Ten things not to say to a writer as deadline approaches

(I promise this will be the only post I’ll ever use that horrid “ten things” gimmick — until the next book, of course. I know, it makes me vom, too.)

Friends, I’m in the thick of it: writing, writing, wordy word words. The first six chapters of our book has been sent to the editor; we’re rounding out the rest for a January deadline.

And the dishes keep piling, the kids need picked up from school. I’m still volunteering, still working at church, still preaching. We’re reading “The Wind in the Willows” at bedtime; the shower needs a cleaning and so does my hair. The once-golden leaves are past that pretty point; now they’re just dead and brown in the grass and I need to rake. And I have to put them in bags, and I just cannot.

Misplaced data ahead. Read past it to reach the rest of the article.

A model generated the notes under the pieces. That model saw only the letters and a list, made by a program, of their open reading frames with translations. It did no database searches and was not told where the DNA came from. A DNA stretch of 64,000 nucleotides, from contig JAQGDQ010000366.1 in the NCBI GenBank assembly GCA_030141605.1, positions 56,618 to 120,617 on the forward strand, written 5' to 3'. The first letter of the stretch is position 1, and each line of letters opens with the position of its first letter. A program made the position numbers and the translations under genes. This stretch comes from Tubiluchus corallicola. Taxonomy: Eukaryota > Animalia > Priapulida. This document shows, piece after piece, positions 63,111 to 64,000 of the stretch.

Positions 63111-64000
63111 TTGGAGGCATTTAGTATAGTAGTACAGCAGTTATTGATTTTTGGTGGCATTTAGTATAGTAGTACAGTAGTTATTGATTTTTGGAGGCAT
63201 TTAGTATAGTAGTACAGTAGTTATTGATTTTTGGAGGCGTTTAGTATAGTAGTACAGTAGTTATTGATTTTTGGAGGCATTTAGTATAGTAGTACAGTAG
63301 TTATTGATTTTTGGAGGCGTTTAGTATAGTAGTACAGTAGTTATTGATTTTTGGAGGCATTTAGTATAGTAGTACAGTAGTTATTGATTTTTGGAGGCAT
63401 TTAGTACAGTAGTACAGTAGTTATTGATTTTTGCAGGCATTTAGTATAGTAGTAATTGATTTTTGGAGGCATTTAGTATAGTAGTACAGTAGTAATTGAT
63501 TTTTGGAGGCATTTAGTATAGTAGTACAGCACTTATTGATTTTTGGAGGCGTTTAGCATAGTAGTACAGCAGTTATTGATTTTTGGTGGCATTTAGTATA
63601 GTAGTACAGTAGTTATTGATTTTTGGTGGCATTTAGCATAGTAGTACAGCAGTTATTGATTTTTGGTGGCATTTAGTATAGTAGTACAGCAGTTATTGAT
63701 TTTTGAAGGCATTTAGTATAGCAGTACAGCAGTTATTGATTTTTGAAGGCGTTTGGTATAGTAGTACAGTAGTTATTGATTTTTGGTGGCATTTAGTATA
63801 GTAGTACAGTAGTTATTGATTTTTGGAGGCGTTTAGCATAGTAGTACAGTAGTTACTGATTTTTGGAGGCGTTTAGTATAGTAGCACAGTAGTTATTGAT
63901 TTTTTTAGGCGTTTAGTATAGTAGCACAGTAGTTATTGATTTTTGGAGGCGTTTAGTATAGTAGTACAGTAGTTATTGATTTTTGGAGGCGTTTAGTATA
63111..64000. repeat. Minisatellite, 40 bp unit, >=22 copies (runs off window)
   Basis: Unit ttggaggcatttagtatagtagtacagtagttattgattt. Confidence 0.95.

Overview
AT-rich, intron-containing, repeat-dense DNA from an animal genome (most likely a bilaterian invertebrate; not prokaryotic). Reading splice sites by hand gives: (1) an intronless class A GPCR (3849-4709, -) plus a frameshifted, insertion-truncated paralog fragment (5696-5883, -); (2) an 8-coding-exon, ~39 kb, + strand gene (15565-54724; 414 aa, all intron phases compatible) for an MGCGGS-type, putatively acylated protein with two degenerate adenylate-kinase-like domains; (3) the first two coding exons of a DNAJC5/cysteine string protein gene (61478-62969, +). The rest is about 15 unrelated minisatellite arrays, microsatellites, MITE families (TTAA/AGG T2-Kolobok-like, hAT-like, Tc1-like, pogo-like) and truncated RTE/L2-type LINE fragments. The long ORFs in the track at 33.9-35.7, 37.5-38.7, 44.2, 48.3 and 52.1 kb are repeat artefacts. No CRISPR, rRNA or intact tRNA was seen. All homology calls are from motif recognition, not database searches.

I spend almost all day in prayer and writing things in my mind. And picking up socks from the kitchen floor. I sleep a comatose nine hours a night: my brain is so full. My soul, too.

And people keep asking me questions. And my wrist hurts only when I hold it in the position as if I’m deleting something and still, the questions. Mercy, people.

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It’d be all out of context, this future-knowing stuff

 

 

Louisa was hiding under a blanket on the couch. “Where’s my Weezy? Where’s Weezy?” I called from the kitchen. She giggled. I came in and tickled the foot that was sticking out. I scooped her up: “Weeza!” And in a moment, looking into her eyes, I remembered how impossible this moment seemed four years ago. And I thought, “Wouldn’t it have been lovely to have this snapshot then? Wouldn’t I have slept better? My God …”

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